Why Was Machu Picchu Built in Such a Remote Location? New Research Suggests It Was Because of Geological Fault Lines
The fault lines presented builders with naturally occurring rock fragments, which were significantly easier to move around and build with.
Why did ancient builders construct Machu Picchu, the ancient Inca city in present-day Peru, in such an inaccessible region of South America? Researchers say they may finally have found an answer: the presence of tectonic fault lines.
In a presentation to the Geological Society of America, Brazilian scientist Rualdo Menegat presented new satellite imagery and field measurements drawn from four expeditions completed over 11 years. The biggest takeaway from his research is evidence of a network of faults underneath the famed archaeological site.
The faults—separations between large rocks in the Earth’s crust, which vary in length from just a few millimeters to thousands of miles—presented the Incas with naturally occurring pre-fractured rocks, which would have been significantly easier to move around and build with than complete blocks of stone.
“The intense fracturing… predisposed the rocks to breaking along… planes of weakness, which greatly reduced the energy needed to carve them,” according to Menegat.
“In addition” Menegat says, “the blocks take on typical shapes such as triangles, hexagons, and rhombohedra. These forms fit geometrically on the wall mosaics of the buildings.”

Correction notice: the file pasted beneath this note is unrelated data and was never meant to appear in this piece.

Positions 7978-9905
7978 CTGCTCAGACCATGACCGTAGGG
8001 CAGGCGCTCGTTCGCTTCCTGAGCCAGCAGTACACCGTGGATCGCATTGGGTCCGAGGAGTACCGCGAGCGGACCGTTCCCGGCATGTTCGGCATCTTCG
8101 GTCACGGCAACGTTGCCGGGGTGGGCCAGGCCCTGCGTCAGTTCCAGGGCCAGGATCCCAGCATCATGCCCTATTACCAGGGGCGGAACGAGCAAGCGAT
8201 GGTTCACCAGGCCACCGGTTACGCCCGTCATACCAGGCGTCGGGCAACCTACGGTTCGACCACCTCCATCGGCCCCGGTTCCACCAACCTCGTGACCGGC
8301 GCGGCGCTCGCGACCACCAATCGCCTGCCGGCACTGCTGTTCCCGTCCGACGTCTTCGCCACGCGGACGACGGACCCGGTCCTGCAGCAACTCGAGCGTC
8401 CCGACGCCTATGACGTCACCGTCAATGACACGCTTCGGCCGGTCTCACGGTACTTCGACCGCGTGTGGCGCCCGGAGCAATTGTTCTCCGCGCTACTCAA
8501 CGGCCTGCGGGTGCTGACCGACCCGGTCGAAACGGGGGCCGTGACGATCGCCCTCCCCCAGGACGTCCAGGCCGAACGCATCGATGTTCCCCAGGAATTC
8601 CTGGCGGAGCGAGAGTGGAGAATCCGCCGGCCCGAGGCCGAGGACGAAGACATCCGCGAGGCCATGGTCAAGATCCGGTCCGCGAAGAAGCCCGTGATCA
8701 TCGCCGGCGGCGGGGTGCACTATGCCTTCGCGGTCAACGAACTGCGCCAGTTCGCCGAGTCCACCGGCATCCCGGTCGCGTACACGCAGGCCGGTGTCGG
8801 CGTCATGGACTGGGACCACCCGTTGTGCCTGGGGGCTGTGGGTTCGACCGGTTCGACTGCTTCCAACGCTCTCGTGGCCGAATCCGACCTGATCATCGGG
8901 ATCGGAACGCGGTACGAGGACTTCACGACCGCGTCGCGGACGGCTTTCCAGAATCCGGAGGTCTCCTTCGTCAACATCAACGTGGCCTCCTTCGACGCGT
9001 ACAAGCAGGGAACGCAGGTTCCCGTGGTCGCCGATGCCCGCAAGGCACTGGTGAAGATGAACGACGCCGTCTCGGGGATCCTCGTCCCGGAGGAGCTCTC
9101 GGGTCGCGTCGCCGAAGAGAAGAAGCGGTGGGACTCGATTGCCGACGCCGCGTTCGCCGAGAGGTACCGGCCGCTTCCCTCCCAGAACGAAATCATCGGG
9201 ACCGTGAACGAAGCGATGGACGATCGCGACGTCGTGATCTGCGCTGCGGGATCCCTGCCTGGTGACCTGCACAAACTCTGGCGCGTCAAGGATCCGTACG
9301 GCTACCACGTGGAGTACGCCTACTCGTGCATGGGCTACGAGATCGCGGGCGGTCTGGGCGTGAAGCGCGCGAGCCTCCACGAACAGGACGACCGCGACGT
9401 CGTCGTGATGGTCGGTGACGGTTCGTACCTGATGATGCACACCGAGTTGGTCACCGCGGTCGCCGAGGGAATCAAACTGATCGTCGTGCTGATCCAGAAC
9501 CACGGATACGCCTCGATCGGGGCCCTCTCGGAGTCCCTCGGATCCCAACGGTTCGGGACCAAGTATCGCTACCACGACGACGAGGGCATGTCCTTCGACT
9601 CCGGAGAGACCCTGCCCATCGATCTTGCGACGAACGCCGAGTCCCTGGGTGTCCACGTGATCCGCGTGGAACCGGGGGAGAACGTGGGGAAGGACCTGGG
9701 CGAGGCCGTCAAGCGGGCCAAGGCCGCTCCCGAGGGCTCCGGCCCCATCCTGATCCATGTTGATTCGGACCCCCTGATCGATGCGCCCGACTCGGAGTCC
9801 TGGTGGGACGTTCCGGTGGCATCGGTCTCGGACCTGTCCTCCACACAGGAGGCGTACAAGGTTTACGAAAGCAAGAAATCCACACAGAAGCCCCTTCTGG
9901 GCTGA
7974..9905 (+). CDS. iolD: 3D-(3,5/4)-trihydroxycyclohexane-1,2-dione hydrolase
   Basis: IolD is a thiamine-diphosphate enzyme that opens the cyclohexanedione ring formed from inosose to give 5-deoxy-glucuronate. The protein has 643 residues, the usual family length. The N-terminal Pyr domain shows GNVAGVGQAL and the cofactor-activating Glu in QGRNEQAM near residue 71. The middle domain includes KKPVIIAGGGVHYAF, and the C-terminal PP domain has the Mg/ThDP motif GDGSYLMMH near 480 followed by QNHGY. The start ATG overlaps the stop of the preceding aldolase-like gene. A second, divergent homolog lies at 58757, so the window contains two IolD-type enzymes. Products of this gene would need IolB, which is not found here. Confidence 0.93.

The areas Menegat mapped correspond with the axis of Machu Picchu’s layout, some running northeast to southwest, and others northwest to southeast, creating an “X” shape that cuts through the under-layer of the city. The Incas, knowing they were onto something, actually built many ancient cities (including Ollantaytambo, Písac, and Cusco) to correspond with similarly underlying geological faults.
The Incas were master stoneworkers, and images from Menegat’s analysis show what he describes as “mortar-free masonry,” with stones fit together like perfect puzzle pieces. They are so precise, in fact, you can’t even slide a credit card between them.
In addition to helping shape the massive stone city, the underlying fractures also helped to provide water in the remote alpine environment, as melted ice and rainwater could be delivered straight to the site via the breaks between the massive stones.
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